However, it is very difficult to determine what is the "right" pay for CEOs, people with very specialised skills - and government ministers. For CEOs, certain "benchmarks" have been suggested, such as some percentage of profits, some ratio to average employee pay, the pay of sports stars and celebrities or fellow CEOs. None of these are wholly satisfactory."Projects with high economic payoffs, but with attendant high social costs" ...? Hmmm, that sounds like two things to me.
Benchmarking ministerial pay to other professions has its limitations because they are totally different jobs, and different jobs come with different lifestyles and employment risks. When I look at my peers who have gone to the private sector, many are earning a lot more than I do now, but they do not have my more flexible lifestyle as an academic, and they are not able to achieve tenure which gives better job security.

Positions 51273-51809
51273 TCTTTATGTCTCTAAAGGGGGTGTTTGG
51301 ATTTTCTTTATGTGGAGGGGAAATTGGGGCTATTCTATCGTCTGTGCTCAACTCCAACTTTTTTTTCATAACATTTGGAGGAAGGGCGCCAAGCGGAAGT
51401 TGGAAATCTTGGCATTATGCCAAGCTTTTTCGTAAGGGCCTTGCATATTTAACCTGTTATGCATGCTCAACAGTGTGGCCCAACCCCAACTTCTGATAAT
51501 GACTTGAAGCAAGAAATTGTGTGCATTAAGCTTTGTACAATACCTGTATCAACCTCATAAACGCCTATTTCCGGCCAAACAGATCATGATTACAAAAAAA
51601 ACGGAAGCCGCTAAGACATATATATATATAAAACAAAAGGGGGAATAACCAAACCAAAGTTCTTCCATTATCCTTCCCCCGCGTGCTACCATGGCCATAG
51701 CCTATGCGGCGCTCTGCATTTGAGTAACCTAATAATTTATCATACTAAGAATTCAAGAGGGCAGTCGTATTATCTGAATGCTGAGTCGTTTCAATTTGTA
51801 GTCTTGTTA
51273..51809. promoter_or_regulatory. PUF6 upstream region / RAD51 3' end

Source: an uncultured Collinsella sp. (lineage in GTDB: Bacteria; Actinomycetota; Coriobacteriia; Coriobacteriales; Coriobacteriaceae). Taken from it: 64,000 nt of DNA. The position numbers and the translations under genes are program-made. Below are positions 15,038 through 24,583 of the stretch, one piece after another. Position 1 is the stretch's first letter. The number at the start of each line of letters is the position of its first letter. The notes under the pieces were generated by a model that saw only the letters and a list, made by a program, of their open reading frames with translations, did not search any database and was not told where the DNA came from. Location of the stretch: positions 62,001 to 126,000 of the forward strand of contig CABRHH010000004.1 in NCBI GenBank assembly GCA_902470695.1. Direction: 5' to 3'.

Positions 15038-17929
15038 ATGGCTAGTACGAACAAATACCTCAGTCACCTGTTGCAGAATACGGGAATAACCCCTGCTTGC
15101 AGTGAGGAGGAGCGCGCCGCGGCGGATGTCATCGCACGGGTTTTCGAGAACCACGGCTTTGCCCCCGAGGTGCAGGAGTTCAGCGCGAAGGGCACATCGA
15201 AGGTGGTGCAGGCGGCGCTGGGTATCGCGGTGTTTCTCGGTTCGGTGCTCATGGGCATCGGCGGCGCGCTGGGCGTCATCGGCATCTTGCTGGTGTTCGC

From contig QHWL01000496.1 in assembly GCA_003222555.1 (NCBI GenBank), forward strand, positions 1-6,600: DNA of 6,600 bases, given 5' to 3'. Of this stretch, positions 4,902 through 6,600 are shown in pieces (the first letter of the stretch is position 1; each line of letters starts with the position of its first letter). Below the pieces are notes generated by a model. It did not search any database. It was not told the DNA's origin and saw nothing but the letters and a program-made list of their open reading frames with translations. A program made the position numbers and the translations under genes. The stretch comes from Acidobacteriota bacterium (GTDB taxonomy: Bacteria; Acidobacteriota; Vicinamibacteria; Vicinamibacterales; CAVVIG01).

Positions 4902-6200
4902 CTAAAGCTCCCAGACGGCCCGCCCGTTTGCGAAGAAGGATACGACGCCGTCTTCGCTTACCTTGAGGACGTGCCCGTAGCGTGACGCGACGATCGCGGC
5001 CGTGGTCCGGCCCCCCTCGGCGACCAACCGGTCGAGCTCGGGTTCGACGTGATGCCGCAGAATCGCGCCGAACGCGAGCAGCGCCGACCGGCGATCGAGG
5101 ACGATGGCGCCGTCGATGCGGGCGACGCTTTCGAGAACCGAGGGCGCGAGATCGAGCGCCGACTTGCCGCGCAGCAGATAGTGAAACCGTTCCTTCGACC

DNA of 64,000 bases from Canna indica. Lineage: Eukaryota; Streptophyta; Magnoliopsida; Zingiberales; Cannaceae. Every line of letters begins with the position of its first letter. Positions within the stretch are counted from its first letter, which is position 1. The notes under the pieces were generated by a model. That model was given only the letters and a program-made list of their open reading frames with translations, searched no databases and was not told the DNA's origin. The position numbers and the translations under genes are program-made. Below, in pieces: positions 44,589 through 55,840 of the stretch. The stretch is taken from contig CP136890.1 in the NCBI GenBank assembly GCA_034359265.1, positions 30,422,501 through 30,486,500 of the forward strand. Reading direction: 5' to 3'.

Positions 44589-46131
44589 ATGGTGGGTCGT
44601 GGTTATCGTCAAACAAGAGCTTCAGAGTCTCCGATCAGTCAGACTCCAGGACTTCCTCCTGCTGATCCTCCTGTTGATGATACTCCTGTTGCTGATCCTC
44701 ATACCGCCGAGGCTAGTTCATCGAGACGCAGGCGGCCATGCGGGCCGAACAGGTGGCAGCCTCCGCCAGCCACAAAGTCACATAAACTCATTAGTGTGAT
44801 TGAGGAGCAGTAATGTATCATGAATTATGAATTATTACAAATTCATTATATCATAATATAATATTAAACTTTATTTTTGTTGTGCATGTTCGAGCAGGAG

In any case, I believe that the best people in any field are those who are driven first by their passion and calling.
IT'S HOW THEY EARN IT
As a corporate governance advocate, it has never been my concern if someone is well paid and earns it in the right way. I would be outraged if someone makes a lot of money but does so in an illegal or unethical manner, where it is not related to appropriate measures of performance, or the pay determined is through a contaminated process.
The corporate sector suggests the following "best practices" which should be followed in setting senior executives pay: